Robin Barooah gradually weaned himself off coffee and found that his concentration actually improved. He explains how he did it and what he discovered on the Quantified Self blog, which covers news about self-testing and self-monitoring.
As part of a separate experiment, I have been keeping track of the amount of time I spend working on projects. I work in 25 minute intervals which I time with a coffee timer, and I mark an X in a paper journal for each interval that I successfully complete. If I get distracted, I don't mark the X, and if I can't concentrate, I abandon it and don't mark an X rather than sitting out the timer. I've been doing this since the end of June, so I tabulated the data and created a graph of my hours of concentration per day, and overlaid a bar showing when I drank my last coffee.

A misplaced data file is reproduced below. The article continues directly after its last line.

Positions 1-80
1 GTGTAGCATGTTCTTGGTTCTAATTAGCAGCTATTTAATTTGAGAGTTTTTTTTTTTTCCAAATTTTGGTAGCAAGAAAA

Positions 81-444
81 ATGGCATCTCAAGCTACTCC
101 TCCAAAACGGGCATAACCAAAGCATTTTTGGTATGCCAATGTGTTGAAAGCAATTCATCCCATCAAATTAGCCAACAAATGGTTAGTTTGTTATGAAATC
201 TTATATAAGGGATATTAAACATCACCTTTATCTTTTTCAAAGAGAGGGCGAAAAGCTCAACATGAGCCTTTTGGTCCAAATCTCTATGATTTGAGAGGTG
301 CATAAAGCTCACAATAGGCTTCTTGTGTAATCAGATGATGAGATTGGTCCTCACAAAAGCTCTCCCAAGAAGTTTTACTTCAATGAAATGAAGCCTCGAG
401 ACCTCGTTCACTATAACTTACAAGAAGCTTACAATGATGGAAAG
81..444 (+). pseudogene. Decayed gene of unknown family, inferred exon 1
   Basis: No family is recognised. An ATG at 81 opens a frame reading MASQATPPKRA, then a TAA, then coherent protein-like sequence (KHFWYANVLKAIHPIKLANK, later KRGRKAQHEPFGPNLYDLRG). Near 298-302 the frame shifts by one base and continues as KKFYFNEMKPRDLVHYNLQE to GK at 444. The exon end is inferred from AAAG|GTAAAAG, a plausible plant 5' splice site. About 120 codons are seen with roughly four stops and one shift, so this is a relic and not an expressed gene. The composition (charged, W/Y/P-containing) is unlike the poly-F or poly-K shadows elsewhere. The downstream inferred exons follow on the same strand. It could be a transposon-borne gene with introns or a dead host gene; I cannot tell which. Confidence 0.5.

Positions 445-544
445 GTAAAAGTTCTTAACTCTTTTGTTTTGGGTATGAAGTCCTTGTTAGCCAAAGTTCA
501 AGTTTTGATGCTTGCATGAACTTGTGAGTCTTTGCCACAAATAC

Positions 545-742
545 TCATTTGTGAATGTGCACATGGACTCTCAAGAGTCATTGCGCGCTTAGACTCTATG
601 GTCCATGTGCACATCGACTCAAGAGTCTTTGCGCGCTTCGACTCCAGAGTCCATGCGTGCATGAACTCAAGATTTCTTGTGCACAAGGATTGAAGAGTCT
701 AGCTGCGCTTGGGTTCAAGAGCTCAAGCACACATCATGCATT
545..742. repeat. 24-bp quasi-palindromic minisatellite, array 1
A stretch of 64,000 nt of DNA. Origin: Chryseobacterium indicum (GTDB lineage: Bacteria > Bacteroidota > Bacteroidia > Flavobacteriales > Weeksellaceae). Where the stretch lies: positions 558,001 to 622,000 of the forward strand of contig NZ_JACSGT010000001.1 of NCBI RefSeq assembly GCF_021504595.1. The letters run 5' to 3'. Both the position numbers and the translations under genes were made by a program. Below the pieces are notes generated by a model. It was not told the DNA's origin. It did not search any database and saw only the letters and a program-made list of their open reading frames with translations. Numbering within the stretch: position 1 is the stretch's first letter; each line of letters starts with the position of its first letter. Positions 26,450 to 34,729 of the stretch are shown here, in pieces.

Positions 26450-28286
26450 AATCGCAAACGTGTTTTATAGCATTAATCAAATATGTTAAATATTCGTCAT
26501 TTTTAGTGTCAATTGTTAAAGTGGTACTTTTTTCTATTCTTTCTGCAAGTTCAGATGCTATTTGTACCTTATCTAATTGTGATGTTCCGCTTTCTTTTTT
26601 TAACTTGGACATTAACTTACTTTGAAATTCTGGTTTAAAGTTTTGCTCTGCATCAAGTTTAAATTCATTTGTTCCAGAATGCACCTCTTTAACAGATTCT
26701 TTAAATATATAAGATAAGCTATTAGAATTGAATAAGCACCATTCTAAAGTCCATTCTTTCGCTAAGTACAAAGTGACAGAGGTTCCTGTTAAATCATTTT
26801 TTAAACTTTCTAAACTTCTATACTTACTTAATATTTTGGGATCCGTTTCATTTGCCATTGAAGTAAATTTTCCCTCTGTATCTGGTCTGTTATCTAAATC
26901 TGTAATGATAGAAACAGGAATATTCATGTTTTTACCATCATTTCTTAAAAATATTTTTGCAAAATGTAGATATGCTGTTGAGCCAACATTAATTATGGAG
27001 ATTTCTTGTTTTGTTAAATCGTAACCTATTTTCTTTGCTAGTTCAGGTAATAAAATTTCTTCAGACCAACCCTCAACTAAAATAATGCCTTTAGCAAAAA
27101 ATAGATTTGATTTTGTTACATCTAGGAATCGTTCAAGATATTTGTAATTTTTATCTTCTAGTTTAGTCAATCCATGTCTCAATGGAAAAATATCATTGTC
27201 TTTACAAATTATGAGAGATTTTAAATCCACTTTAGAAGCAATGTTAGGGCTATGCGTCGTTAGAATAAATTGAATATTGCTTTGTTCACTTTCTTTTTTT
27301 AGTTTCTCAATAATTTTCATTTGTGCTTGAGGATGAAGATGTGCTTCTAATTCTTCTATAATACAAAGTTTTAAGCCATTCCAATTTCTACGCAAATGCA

Causality is a complex issue. Obviously this is an n=1 experiment and I am intentionally doing other things that may well be improving my concentration, but one thing is very clear; the amount of time I spend concentrating has not deteriorated since I quit coffee, so I can easily reject the hypothesis "I need coffee to help me concentrate."
Mark Frauenfelder is the founder of Boing Boing and the editor-in-chief of MAKE and Cool Tools. Twitter: @frauenfelder. His new book is Maker Dad: Lunch Box Guitars, Antigravity Jars, and 22 Other Incredibly Cool Father-Daughter DIY Projects